Attending a meeting where your elected officials or candidates for office are speaking and asking questions is an important method to build visibility for the secular community and issues important to our community. In addition to the people attending the event – the media may also be present, which may provide additional visibility.
Tips on Attending a Candidate Forum or Community Event
1. Research the event and elected official/candidate
Learn when and where the elected official/candidate will be speaking and how/if questions will be received. Research the policy positions held by the elected official/candidate.
2. Prepare your question(s)
Write out your question(s) so you can be concise and thorough, and – if you have stage fright – a script to refer back.
3. Timing and presentation
Be assertive in the questioning period – there will be limited time for questions so you don’t want to be last in line for the microphone or the last person raising their hand to be recognized. In asking your question be confident in your approach, polite to the person you are asking the question, and considerate of others waiting to ask questions; however, be persistent about getting an answer to your question if you feel the elected official/candidate is deflecting. Stay on message – don’t get distracted or angry when the question is deflected – simply repeat the question or ask for an appropriate response.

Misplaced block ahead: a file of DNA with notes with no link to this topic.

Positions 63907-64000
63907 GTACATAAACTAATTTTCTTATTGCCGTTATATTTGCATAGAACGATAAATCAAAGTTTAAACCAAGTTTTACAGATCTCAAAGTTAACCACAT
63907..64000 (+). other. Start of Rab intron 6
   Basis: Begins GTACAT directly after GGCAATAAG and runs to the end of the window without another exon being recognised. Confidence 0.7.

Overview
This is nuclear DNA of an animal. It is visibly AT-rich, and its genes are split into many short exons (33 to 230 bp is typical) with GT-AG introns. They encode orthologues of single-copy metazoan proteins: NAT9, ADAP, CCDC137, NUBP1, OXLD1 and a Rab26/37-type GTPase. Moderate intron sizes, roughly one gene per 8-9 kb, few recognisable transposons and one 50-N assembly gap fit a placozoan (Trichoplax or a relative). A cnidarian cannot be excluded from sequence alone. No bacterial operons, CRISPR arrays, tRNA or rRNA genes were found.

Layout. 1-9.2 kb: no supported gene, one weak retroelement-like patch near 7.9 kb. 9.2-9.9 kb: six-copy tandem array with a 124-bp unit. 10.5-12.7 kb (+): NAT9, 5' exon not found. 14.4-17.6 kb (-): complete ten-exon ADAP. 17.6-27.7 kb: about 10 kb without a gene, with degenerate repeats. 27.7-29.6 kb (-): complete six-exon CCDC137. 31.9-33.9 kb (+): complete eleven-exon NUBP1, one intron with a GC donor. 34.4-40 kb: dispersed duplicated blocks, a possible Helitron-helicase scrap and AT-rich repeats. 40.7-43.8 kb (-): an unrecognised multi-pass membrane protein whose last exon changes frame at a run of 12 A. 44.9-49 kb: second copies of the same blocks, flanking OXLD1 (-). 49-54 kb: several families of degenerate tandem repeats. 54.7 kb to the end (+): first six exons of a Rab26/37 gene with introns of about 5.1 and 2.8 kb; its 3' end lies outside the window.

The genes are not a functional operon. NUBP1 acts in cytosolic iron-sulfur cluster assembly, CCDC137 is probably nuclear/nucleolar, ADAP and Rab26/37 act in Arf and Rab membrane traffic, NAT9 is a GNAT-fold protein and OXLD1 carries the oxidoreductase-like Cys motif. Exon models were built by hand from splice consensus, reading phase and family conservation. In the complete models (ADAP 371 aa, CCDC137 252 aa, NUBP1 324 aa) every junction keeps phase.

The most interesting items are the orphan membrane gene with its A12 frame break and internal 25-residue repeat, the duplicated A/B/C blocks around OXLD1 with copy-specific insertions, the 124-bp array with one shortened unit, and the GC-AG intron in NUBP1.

4. Work in teams when possible
Have your team sit in different areas of the room to increase your chances of being called upon, and assign a person to take notes on the elected official/candidate’s response. Also, when working as a team you can have a team member video the interaction for use on social media.
5. You are not done once the question is asked
At the conclusion of the meeting, seek out the elected official/candidate to introduce yourself and follow up on your question, and/or talk to the media present to identify yourself and discuss the issue presented.
6. Build on your initial contact
After the event develop a plan to follow up with the elected official/candidate and/or their staff members on the issue. You want to make sure your issue is not forgotten following the meeting, and you want to build relationships with the elected official/candidate and their staff.